Obama election sparks new interest in civil rights
When Barack Obama is sworn in next week as the first black U.S. president, 97-year-old Alabama civil rights veteran Amelia Boynton Robinson will see a miracle in the milestone.
"I think it's an act of God," said Robinson, who was jailed and beaten decades ago in the racially segregated U.S. South.
For Robinson, whose mother was born just a few years after the end of slavery, the fight for equality did not end with the civil rights laws passed in the 1960s and it won't end with Obama's historic inauguration on January 20.
"To this day, I am still on the battlefield," Robinson told 35 educators, students and activists last week in Tuskegee, Alabama, during a four-day tour of civil rights historic sites in Selma, Montgomery and Birmingham, Alabama.
Obama's election has rekindled interest in the U.S. civil rights movement of the 1950s and 1960s amid continuing racial tensions and wide disparities in income, education and health care between whites and minority groups.
In Alabama, visitor numbers are up dramatically at a center that marks the route of a five-day, 47-mile march led by King from Selma to Montgomery in 1965 by 25,000 people demanding equal rights for black Americans, said Tina Smiley of the U.S. National Park Service.
Doug McMillon, chief executive of the Sam's Club unit of Wal-Mart Stores Inc, has brought four large groups of executives to the center in recent months, and has commissioned a film so all his workers can share the experience, she said.
Activists Charles Alphin and Bernard Lafayette organize civil rights tours such as the one Robinson addressed.
Robinson, who once hosted Martin Luther King Jr. in her home, will travel to England next month to teach the principles of non-violence used in the sit-ins, mass arrests and protests that characterized the movement.
In the 1930s, she started a voter registration drive in Selma, Alabama, where African-Americans were hindered from voting until the mid-1960s by capricious literacy tests, poll taxes and the need to produce two white "sponsors."
Robinson catapulted the issue into the limelight in 1965 when she asked King for help.
Soon afterward, King led the historic voting rights marches in Alabama. On what came to be known as "Bloody Sunday," white authorities beat and tear-gassed protesters and television images flashed around the world.
A LONG ROAD
"It's the screaming I remember most," says Joanne Bland, who was 11 years old when she was knocked unconscious on Bloody Sunday. Her 14-year-old sister needed 26 stitches on her head; but both girls marched again the next Tuesday.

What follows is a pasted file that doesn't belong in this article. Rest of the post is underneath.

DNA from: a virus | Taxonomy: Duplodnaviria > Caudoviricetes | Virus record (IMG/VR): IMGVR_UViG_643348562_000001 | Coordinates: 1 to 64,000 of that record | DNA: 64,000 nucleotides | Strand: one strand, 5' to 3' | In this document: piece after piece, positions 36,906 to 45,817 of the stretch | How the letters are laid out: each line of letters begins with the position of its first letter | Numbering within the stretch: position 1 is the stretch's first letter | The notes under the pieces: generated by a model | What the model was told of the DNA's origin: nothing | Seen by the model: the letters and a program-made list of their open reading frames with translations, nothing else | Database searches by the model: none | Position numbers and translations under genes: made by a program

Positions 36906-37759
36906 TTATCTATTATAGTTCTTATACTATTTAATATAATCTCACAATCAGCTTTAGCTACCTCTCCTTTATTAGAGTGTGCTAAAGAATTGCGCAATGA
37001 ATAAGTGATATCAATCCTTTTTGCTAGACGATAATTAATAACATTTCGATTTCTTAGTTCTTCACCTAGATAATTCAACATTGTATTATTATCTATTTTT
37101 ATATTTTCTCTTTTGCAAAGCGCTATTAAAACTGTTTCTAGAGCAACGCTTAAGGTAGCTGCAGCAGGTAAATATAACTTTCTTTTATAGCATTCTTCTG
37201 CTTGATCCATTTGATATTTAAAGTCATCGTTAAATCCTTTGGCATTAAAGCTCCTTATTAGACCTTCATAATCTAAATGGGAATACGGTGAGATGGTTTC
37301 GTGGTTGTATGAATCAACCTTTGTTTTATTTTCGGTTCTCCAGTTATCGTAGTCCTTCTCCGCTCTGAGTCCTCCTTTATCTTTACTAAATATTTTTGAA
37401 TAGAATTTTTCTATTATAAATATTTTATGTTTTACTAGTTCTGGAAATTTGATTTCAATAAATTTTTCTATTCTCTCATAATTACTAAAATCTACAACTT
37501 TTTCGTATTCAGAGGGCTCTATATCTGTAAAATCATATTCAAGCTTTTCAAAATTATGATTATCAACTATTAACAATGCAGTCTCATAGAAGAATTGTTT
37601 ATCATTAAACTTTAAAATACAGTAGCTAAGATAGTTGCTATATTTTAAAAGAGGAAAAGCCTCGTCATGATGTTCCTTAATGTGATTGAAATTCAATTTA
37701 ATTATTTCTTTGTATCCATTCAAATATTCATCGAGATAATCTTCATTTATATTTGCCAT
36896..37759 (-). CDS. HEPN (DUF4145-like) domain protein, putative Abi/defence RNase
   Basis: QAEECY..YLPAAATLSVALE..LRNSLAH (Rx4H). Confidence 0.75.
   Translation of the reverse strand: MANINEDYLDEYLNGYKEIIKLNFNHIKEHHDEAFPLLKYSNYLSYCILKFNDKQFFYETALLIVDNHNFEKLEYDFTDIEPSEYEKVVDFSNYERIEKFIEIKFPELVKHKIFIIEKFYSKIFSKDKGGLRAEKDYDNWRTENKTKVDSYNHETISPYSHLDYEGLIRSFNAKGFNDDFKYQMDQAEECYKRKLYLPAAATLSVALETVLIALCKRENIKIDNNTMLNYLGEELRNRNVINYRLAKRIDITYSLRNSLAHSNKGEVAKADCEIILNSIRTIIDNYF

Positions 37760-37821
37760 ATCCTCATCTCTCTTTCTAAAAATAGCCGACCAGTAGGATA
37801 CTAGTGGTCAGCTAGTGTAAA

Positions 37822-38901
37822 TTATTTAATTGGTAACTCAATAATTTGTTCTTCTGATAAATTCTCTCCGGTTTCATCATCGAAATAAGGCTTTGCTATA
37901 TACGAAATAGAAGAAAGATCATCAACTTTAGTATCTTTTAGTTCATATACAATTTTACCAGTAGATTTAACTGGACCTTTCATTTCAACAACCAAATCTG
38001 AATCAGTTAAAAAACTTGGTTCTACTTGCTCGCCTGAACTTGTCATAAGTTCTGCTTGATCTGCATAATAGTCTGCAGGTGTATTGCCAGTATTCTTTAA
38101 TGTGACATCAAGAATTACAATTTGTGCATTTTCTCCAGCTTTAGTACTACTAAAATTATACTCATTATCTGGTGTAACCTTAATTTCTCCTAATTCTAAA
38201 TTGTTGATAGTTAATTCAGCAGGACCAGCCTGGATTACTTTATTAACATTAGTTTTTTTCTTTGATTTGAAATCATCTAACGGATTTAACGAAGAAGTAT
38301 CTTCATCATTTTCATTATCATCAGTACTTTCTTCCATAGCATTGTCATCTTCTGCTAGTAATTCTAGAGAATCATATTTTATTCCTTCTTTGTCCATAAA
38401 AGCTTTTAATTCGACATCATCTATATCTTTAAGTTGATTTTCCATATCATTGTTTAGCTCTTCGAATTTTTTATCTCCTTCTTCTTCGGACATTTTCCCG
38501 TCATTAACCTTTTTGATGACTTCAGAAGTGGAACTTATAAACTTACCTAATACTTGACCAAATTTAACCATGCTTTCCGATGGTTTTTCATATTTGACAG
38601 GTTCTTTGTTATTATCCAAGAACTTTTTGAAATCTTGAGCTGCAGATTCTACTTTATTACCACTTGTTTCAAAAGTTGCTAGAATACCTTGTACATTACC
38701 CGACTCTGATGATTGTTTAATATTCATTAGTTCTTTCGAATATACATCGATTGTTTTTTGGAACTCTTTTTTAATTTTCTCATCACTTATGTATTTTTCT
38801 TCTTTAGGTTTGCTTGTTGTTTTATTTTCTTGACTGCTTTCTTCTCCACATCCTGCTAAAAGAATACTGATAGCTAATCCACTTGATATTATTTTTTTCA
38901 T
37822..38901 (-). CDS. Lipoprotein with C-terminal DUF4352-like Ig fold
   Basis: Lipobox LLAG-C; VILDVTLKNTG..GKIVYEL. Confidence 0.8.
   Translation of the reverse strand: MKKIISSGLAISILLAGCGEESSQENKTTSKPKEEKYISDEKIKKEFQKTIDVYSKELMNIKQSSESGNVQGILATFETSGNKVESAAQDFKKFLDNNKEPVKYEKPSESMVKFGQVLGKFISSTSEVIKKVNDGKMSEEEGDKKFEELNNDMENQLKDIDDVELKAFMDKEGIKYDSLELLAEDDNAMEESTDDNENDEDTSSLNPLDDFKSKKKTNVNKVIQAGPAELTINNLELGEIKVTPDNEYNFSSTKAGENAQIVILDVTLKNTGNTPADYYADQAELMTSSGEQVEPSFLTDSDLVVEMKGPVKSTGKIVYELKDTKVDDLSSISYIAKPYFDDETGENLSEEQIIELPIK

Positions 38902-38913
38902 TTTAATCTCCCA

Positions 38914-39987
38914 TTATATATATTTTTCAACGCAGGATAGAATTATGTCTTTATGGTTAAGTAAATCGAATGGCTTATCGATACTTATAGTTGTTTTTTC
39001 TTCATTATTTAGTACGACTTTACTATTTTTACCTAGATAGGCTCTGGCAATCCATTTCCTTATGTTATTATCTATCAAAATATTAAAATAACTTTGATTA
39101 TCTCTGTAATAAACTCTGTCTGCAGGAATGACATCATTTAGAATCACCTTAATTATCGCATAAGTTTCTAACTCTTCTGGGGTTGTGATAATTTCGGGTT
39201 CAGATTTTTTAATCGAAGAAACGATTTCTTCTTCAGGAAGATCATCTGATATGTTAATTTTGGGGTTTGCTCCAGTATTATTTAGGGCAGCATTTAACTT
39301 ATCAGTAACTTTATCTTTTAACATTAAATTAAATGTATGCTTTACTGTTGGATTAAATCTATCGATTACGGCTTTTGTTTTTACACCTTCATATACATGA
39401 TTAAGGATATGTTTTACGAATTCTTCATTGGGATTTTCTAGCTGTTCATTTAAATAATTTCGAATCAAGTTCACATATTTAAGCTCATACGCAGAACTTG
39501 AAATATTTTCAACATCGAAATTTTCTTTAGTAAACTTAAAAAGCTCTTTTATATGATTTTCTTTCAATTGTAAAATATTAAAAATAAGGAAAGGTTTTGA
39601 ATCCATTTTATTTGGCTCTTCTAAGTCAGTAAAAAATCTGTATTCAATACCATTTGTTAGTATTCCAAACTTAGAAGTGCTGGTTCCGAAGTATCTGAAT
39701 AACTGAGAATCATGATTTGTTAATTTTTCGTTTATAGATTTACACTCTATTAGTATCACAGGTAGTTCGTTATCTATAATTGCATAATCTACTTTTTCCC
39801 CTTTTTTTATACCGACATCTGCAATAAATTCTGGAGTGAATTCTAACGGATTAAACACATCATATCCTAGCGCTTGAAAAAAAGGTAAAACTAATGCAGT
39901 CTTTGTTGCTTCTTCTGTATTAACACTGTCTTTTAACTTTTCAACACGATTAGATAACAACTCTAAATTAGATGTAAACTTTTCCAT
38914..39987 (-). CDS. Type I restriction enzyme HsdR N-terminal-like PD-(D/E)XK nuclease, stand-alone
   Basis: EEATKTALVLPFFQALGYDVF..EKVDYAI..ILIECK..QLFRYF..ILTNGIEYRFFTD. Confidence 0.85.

The violence sparked outrage and solidarity marches around the country and helped prod Congress into passing the Voting Rights Act of 1965, a law that finally secured the right of African-Americans to vote.
Bland ran Selma's voting rights museum and now leads tours of the 20,000-plus town that is grappling with a high crime rate, drug problems, severe poverty and rising unemployment.
Bland says the Selma movement paved the way for the election of Obama, who visited the city in 2007.
"What we did here in Selma is why he was able to be elected," she said.
Obama often credits the black Americans whose struggle made his personal road to the White House possible.
"It's important for people to study and learn about this period of history so that we can continue to build on King's work and his philosophy," added Roger Vredeveld, 47, who teaches U.S. and black history in Chattanooga, Tennessee, and went on the tour.
Some analysts have described Obama's victory as ushering in a "post-racial" era, but civil rights activists say there is still much to be done. They point to such crises as Hurricane Katrina in 2005, which revealed deep racial divides, and recurrent cases of police brutality.
Another teacher on the tour, Arthur Romano, cited riots in Oakland, California, after the January 1 shooting of an unarmed 22-year-old black man by a white transit police officer, and said King's non-violent approach would be far more productive.
Oscar Grant's death, he said, "serves as a reminder of how far there is to go, and the need for serious, strategic and long-term community involvement on these issues."